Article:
It’s something our disaster responders have done too many times to count, but when the decision was made to open a shelter after a large apartment fire in Philadelphia’s Tioga section Monday, May 11, in some ways, it felt like something the team was doing for the first time.
Because of the coronavirus pandemic, the Red Cross has had to adapt the way it provides assistance to minimize the spread of COVID-19. Disaster Action Teams have been responding virtually to home fires almost daily, while simultaneously preparing for a response for a large-scale fire that could displace a lot of people.
On Monday, a 40-unit apartment caught fire in the Tioga section of Philadelphia, leaving dozens of families without a place to spend the night. Trained Red Cross disaster workers Heidi Dampman and Gene Maxey went to the scene to assess the situation, where they found that dozens of people would need temporary lodging and other assistance. Because of the ongoing preparation done by the disaster response teams, about a dozen highly trained volunteers were able to jump right into action to shelter this large number of people during a pandemic.
Instead of a gym or community center where a shelter would normally be opened, leadership has prioritized partnerships with hotels that can be used as emergency lodging to ensure social distancing with individual hotel rooms for families. Monday night, disaster response teams essentially opened a Red Cross shelter at a hotel, providing rooms for more than 40 people who had been displaced by the apartment fire. Temporary lodging is just one of the forms of assistance these volunteers provided.
Jared Issacs is a Red Cross disaster volunteer trained in emotional support, and he was fully prepared to provide a listening ear and an open heart for those who had watched their homes go up in flames just a few hours prior.
“The level of anxiety is higher than normal. I work at a hospital, so I see it every day. To have this happen on top of the additional stresses of COVID just makes things a lot more difficult for them. We just have to be understanding,” he said.
A large part of the team’s training included the implementation of additional safety measures, which were put into place at the hotels. All Red Cross disaster workers wore masks and gloves, everyone entering the shelter had their temperature taken, and the dinner provided was pre-packaged instead of buffet-style.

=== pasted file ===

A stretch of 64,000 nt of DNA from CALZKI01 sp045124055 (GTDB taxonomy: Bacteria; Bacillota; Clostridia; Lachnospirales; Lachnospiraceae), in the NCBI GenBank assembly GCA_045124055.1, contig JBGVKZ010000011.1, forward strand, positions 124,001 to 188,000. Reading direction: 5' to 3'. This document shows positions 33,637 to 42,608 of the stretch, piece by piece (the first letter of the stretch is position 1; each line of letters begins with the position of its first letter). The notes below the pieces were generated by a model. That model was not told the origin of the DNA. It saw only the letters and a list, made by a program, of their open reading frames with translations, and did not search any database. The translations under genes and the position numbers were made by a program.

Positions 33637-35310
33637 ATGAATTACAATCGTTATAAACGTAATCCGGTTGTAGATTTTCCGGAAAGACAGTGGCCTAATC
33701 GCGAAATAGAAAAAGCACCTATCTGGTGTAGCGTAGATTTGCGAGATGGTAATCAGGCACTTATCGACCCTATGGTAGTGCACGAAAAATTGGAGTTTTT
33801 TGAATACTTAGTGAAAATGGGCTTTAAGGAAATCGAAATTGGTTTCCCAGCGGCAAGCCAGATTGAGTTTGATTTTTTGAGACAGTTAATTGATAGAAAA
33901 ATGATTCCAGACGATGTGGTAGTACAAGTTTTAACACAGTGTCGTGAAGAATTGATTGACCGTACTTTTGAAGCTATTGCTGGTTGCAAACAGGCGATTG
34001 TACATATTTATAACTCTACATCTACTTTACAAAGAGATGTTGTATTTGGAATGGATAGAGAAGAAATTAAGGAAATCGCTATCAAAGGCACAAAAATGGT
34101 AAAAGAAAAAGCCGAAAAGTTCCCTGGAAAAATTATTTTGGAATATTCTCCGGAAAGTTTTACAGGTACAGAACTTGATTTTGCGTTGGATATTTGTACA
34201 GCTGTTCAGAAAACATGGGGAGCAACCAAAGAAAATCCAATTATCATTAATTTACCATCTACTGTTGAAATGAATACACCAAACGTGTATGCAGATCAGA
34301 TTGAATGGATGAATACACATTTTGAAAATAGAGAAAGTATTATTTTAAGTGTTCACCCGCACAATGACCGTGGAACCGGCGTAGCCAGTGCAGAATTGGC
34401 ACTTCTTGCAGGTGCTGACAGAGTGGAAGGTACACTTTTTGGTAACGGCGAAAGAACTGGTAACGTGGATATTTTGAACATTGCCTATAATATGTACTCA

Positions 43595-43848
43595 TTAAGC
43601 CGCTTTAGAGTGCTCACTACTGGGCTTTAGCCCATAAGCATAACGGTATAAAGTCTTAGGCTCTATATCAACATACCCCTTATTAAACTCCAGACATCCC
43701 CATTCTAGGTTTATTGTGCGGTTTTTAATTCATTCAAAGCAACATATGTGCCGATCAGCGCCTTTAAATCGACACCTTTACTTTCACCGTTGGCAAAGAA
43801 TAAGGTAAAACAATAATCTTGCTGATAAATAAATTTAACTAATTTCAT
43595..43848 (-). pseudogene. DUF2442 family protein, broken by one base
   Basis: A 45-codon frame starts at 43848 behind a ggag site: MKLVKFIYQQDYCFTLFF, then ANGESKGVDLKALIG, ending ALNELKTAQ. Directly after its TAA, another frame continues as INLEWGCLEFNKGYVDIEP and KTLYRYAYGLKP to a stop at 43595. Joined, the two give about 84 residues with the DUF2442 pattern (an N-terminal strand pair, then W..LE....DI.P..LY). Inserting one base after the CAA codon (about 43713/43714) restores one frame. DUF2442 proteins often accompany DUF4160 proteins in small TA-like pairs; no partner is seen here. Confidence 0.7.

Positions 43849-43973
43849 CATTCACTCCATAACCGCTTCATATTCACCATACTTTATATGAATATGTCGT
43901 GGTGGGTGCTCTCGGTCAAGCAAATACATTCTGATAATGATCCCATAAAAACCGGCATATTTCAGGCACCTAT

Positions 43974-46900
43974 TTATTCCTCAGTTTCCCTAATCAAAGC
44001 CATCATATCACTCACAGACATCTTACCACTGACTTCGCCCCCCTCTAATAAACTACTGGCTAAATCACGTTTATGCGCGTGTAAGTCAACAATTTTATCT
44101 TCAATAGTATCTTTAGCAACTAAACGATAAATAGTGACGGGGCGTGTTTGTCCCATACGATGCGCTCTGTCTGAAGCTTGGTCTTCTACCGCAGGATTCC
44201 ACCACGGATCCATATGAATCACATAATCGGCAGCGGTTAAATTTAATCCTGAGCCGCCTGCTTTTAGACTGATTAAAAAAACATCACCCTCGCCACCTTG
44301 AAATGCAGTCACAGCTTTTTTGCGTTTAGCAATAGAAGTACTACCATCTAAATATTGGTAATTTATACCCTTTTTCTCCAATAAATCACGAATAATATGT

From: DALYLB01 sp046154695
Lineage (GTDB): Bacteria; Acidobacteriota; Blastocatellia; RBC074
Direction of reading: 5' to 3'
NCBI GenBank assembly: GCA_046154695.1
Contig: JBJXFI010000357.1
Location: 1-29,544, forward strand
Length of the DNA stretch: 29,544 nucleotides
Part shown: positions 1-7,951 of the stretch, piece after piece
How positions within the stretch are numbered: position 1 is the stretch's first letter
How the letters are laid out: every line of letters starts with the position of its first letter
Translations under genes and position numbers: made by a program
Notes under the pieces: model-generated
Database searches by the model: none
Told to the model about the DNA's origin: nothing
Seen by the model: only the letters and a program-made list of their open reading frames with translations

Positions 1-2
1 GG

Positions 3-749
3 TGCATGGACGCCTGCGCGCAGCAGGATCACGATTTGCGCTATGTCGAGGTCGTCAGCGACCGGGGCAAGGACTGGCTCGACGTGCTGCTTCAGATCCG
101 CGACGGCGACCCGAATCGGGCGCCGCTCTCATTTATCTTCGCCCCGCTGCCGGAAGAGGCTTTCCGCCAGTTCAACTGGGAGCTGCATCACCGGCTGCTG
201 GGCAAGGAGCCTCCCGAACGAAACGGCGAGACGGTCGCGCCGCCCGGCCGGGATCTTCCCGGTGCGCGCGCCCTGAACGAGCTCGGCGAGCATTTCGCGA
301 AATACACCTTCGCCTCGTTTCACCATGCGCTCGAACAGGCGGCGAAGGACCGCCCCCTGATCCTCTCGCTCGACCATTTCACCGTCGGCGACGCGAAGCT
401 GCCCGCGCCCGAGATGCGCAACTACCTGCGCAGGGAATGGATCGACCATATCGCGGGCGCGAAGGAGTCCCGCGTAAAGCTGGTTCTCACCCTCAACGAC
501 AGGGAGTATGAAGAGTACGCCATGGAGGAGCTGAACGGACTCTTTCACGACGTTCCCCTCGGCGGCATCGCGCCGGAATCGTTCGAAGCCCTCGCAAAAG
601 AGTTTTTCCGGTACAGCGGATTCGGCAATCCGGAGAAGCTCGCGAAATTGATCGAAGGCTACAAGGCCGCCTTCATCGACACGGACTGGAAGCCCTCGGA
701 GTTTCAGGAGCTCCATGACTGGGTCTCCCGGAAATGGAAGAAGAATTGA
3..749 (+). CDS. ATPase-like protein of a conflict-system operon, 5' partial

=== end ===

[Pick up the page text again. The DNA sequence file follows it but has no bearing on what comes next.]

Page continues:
“It’s difficult. This time it takes a lot more planning,” said Will Dobnak, who works as an EMT by day and a Red Cross disaster volunteer by night. “I signed up to be a volunteer because this is what I love doing. I’ve been in EMS for six years and I don’t ever want to stop doing this kind of stuff.”
As the fire victims spaced out in line for dinner, one family with two young children stepped up to pick out their hoagies. All wearing masks, Diedra Kelly was visibly stressed, having to now manage not just one crisis, but two. But when asked how she was coping, she said, “We always know that you guys take care of everybody, and we thank you for that.”
“No matter where we respond in our county or region, I know that I’m simply helping my own neighbors. Serving and sharing meals in a shelter is simply extending a communal hug and, especially now, we could all use a warm, heartfelt hug,” said Disaster Action Team member Debbie Tevlin.
While volunteers might not be able to give out a hug during these times of social distancing, disaster responders are still providing hope and comfort, whether it comes wrapped in a Red Cross blanket, a dinner to refuel after an exhausting day, or a safe, comfortable place to spend the night, so that families like Kelly’s can start planning their road to recovery.